My mother is remarkably interested in our Tiny House plans. I called her in the hospital, where she was at her husband’s side after his heart surgery, and when it was my turn to give an update, she asked rather impatiently, “Where are you at with the little house?”
It’s a long-ass process, but today I feel like we took a big step. We moved the bees.
As they say, where the bees go, we shall follow.
Well, we say that, anyway. Three autumns ago, we moved the beehives ahead of us to our current rental, so the bees could get established before the cold set in. Today we moved those gals back to The Farm from whence they came.
Yesterday, after the bees were assumed to have returned home for the night, Donovan taped off the entrances to the three hives and made sure that the screens underneath them (which allow airflow into the hives) were intact. This morning, we emptied our six-foot-high Sprinter van and attached sturdy aluminum ramps to the back entrance. We tightened a ratchet strap vertically around the hive boxes to keep them compacted, eased a dolly beneath the hives, and strapped the hives to the dolly. Then we carefully wheeled the hive-laden dolly up the bumpy, grassy hillside to the van and up the ramps. We set the buzzing hives gently down and secured them to the floor of the van. Times three. Then we slowly drove to The Farm. Donovan had already leveled some cinder blocks and heavily mulched the area where the hives would settle, facing east. (The mulch is meant to prevent the bottom entrances to the hives from being blocked by fast-growing grass, this being verdant Arkansas, afterall.) Reverse the loading process, and voila—the hives were re-homed. Afterward, feeling victorious (and slightly disappointed that no one else was as stoked as we were at our feat), we went to the local food co-op to celebrate with an Indian lunch and a piece of vegan chocolate cake with peanut butter frosting, accompanied by a terrible cup of coffee.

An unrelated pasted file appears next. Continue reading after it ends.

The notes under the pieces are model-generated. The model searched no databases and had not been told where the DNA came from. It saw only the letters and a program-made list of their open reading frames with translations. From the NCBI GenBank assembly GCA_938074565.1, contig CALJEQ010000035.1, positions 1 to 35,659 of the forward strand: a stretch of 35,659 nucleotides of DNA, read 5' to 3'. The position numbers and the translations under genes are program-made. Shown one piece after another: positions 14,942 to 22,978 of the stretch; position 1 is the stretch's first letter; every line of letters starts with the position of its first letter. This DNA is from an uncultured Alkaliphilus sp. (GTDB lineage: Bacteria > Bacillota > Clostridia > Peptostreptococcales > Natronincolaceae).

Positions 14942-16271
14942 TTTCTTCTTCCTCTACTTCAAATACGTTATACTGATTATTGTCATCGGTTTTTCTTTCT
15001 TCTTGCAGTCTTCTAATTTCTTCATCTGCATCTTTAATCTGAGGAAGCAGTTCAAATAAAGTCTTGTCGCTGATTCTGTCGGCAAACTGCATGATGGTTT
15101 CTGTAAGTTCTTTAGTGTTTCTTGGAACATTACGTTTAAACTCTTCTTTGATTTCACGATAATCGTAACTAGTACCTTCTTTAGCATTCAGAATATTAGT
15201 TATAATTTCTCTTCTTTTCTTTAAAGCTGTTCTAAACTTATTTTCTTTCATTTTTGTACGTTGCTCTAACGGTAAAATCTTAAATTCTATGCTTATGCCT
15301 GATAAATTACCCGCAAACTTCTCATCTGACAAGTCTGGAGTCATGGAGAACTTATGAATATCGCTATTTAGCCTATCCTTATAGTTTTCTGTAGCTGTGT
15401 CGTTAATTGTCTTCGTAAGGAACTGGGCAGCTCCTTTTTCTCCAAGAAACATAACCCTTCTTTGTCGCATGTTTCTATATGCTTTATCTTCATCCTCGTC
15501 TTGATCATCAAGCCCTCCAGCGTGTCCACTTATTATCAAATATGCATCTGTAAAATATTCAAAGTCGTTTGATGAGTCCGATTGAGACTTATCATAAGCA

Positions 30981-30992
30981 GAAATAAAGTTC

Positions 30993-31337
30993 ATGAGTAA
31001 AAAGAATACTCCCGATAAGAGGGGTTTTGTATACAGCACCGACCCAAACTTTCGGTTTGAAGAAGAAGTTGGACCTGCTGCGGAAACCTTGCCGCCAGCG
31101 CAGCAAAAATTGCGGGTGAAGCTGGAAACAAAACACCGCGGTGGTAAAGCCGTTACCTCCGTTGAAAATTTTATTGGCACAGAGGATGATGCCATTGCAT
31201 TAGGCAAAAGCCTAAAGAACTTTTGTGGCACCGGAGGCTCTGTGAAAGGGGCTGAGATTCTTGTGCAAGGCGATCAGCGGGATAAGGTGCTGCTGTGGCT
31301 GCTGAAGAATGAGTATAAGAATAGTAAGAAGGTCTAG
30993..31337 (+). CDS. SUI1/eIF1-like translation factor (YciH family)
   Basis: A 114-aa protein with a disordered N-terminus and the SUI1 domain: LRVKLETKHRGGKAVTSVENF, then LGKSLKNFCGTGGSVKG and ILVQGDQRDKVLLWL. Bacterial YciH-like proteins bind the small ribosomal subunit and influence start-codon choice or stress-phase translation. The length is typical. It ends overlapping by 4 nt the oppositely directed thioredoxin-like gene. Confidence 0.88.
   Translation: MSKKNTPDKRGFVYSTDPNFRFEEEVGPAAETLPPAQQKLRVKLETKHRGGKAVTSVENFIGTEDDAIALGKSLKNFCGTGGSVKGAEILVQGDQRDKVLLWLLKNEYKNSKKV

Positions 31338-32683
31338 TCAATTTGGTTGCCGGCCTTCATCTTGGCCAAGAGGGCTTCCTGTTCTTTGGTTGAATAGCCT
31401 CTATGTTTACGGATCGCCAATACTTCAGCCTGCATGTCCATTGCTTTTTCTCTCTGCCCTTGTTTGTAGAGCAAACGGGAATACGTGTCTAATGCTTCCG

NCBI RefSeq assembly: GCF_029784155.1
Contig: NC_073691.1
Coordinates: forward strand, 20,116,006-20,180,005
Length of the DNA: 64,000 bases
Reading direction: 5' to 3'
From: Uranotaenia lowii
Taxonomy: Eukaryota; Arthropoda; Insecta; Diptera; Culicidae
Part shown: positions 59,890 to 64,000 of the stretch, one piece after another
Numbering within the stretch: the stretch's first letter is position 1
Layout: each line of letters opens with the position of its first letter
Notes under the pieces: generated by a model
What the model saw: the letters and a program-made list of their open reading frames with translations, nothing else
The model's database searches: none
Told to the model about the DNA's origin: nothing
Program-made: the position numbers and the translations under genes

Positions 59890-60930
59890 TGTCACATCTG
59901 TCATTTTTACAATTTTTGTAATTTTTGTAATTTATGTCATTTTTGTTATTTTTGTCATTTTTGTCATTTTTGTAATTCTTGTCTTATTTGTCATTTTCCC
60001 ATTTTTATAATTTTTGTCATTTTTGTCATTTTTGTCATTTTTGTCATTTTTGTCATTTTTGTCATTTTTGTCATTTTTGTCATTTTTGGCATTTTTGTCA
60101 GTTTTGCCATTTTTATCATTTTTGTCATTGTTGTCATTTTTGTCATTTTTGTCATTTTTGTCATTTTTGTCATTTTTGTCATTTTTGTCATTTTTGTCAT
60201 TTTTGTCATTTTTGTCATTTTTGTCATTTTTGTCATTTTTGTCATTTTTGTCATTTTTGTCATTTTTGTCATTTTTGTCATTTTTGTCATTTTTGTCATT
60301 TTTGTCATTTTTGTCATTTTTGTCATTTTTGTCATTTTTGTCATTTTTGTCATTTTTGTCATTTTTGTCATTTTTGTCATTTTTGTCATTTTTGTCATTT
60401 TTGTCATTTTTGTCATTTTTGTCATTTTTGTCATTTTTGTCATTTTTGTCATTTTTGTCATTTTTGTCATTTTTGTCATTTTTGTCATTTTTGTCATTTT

Though a person may not see an obvious correlation between moving the bees and building our Tiny House, it is one of many steps to precede the actual building process.
Next on the agenda?
Mowing the field where we’re going to build. Acquiring a shipping container to use as a storage unit, shop, and potting shed, and retrofitting it with a shed roof, a door, and ventilation to meet our needs. Spreading cardboard and mulch to prepare the grounds for my plant nursery. Running electrical and water lines to the building site. Taking inventory and recording the measurements of every object that will go into the Tiny House with us. Designing every square inch of our mini home. Acquiring a trailer and materials to begin building. Continuing to work and save as much money as we can so we can afford the materials. And that’s just for starters.
We hope to have these steps completed by the end of the winter, when we will also be moving to a small house on The Farm. From there, we can start saving money and be on-site to build.
Meanwhile, I continue to evaluate our belongings and prepare to leave our current home. I’ve made a date to un-plant the myriad flower and herb gardens that I created in our three years here, so that there is less to maintain for the next tenant. I’m learning more about what I can let go, and why. I’m donating a stack of books to the library that I haven’t referenced in a year or more. They’ll be there when I want to look at them again, and in the meantime, they’re available to many others. I’ve taken down all of our art and prepped the holes in the walls to be caulked and painted. Every time we clear a room in the house (as with the removal of the dining table, side tables, an arm chair, the couch), I get so giddy I literally run in place with excitement. Donovan, obviously of a different temperament than I, seems to be able to breathe deeper and see more clearly. Our goal becomes nearer, the Tiny House more real.
We won’t actually move near our new building site on The Farm for another four and a half months, yet in light of the number of other changes going on in our lives, we’d rather make the move in stages than all at once. Some of our concurrent transitions include both of us pursuing new career paths. Donovan is consulting on and implementing energy-saving building techniques and Passive House standards (which we plan to use in our Tiny House), and I am changing my plant nursery business model and working to supplement my income with a career in copyediting and writing. I am beginning to get into a comfortable rhythm with two new jobs. The bees are moved, but we have thousands of potted plants to transition to the new location. Fortunately, Donovan is an electrician by trade and an extremely resourceful and creative man; I am a driven and organizing maniac; and the two of us have experience working together on electrical and building projects.
There is hope, Mom. There is hope.